The book ‘Developing Co-ordination’ by Sharon Drew is the latest book from the Target Ladder Series edited by Kate Ruttle and published by LDA (2016). In Chapter one, Drew describes DCD simply and succinctly and gives some classroom observation tips for teachers and a supporting checklist. She highlights good practice and targeted support on how to create a DCD friendly classroom in chapter two and there are some great ideas in this chapter. To support focused target setting, seven different aspects of DCD are identified: gross motor skills and PE, ball skills, fine motor skills for the classroom, visual perceptual skills, handwriting and recording, executive skills and behaviours for learning. These aspects subdivide into four target ladders in order to support the identification of a child’s particular strengths and weaknesses. Each of the target ladders has 24 targets labelled from the simplest to the most difficult. Targets can then be set individually and a record of progress kept on individual children in a classroom. Ample suggestions on how to support and achieve the targets set are given. This process although it sounds confusing is very straightforward and easy to follow. The book also contains a CD with pdfs of useful pages from the book, a handwriting checklist for pupil self-assessment and some further reading suggestions.
I welcome the publication of this book and its focus on children with coordination difficulties/ DCD. These pupils are often an under recognised group in schools and this book should give greater awareness of the need to support these pupils. The book is an excellent and practical resource for busy primary teachers and those in resource/ learning support. Whilst I feel it would be most useful for primary teachers, there is some useful information for the early years in secondary schools. The breaking down of targets would be very useful for planning and writing IEP plans in schools and would give very sound support for pupils with coordination difficulties /DCD.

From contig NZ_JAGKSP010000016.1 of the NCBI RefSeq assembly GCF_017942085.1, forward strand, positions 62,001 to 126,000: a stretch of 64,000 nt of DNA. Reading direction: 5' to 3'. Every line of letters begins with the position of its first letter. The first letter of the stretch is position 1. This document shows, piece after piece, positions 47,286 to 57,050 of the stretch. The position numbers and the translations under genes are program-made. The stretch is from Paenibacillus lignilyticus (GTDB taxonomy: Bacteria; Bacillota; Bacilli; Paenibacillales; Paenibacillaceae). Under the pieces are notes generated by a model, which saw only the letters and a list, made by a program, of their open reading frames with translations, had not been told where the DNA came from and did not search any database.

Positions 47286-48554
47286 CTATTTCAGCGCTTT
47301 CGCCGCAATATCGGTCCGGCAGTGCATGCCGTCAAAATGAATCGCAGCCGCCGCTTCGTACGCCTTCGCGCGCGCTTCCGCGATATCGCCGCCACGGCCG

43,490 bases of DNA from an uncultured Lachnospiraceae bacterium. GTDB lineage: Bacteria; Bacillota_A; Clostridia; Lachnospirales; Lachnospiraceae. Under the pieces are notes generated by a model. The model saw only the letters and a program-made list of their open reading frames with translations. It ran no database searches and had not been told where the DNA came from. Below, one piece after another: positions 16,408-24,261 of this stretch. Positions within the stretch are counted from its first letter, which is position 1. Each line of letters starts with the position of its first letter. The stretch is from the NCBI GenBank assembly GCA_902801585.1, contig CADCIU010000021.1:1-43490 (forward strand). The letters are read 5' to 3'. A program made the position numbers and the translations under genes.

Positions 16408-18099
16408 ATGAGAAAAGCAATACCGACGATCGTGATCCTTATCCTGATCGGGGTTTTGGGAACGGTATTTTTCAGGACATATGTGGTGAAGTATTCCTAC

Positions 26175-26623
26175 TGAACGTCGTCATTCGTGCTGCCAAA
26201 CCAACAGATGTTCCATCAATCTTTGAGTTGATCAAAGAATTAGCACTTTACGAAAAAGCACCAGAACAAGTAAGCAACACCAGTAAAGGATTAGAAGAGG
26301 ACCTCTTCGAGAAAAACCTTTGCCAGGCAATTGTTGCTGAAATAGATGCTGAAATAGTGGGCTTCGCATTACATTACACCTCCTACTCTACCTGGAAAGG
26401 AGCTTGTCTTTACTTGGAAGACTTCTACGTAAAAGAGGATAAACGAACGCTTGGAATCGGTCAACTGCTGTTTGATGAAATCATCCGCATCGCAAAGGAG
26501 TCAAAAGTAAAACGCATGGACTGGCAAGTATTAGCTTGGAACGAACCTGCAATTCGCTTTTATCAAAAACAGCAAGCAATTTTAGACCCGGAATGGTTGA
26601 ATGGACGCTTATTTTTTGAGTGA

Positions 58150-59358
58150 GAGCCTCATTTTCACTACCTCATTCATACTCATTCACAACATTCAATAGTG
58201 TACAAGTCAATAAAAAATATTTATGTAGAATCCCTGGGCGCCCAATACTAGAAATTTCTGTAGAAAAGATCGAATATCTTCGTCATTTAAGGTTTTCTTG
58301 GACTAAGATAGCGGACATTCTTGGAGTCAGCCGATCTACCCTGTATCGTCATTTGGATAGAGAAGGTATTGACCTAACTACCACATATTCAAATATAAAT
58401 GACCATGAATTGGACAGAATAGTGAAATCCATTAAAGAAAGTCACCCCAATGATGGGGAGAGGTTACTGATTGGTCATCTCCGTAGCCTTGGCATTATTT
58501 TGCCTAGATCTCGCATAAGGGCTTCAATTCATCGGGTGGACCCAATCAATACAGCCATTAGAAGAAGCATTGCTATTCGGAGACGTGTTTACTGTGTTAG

The aim of the series of books is to focus on what the child can do in order to identify the next steps. It supports the ‘Assess, Plan, Review, Do’ cycle, which is good practice in many schools and should help narrow the gap between pupils with coordination difficulties and their peers. I would strongly recommend that primary schools obtain a copy of this book for their staff library so that learners with coordination difficulties in their classrooms can be supported to reach their full potential. I also look forward to using it to support my own planning and teaching.